US v. Kenny Major

Filing 920100628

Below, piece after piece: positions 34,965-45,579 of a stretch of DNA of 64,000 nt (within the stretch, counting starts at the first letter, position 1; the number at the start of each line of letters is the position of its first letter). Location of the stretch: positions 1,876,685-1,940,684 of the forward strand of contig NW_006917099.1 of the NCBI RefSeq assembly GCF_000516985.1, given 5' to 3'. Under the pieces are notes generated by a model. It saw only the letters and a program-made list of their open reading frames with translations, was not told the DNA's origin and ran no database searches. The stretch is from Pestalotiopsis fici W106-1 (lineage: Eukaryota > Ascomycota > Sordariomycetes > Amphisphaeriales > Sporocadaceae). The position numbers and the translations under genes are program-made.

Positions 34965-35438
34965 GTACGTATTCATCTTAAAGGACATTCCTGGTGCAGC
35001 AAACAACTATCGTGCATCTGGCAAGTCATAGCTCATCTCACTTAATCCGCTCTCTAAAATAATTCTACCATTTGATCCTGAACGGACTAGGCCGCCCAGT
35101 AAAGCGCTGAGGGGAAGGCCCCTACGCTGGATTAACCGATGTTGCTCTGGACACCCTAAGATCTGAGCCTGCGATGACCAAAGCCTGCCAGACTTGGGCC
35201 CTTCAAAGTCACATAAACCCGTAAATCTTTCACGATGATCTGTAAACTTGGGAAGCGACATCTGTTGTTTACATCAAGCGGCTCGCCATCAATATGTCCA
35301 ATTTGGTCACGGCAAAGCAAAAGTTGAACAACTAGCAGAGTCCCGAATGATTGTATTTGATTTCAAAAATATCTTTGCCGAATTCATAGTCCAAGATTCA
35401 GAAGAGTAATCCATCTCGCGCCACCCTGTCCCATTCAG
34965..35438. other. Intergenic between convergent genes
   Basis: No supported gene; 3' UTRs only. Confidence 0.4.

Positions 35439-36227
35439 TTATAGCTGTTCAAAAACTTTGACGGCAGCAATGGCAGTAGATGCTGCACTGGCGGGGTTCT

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UNPUBLISHED UNITED STATES COURT OF APPEALS FOR THE FOURTH CIRCUIT No. 10-6427 UNITED STATES OF AMERICA, Plaintiff Appellee, v. KENNY REGAN MAJOR, Defendant Appellant. Appeal from the United States District Court for the District of South Carolina, at Spartanburg. Henry M. Herlong, Jr., Senior District Judge. (7:06-cr-00813-HMH-1; 7:10-cv-70143-HMH) Submitted: June 17, 2010 Decided: June 28, 2010 Before MOTZ and Circuit Judge. KING, Circuit Judges, and HAMILTON, Senior Dismissed by unpublished per curiam opinion. Kenny Regan Major, Appellant Pro Se. Elizabeth Jean Howard, Assistant United States Attorney, Greenville, South Carolina, for Appellee. Unpublished opinions are not binding precedent in this circuit. PER CURIAM: Kenny Regan Major seeks to appeal the district court's order denying relief on his 28 U.S.C.A. 2255 (West Supp. 2010) motion. judge The order is not appealable unless a circuit justice or issues a certificate of appealability. 28 U.S.C. 2253(c)(1) (2006). issue absent "a A certificate of appealability will not showing of the denial of a substantial constitutional right." 28 U.S.C. 2253(c)(2) (2006). When the district court denies relief on the merits, a prisoner satisfies this standard by demonstrating that reasonable jurists would find that the district court's assessment of the constitutional claims is debatable or wrong. 484 (2000); see Miller-El v. Slack v. McDaniel, 529 U.S. 473, Cockrell, 537 U.S. 322, 336-38 (2003). When the district court denies relief on procedural grounds, the prisoner must demonstrate both that the dispositive procedural ruling is debatable, and that the motion states a debatable claim of the denial of a constitutional right. 529 U.S. at 484-85. and conclude that Slack, We have independently reviewed the record Major has not made the requisite showing. Accordingly, we deny a certificate of appealability and dismiss the appeal. We dispense with oral argument because the facts 2 and legal contentions are adequately presented in the materials before the court and argument would not aid the decisional process. DISMISSED 3

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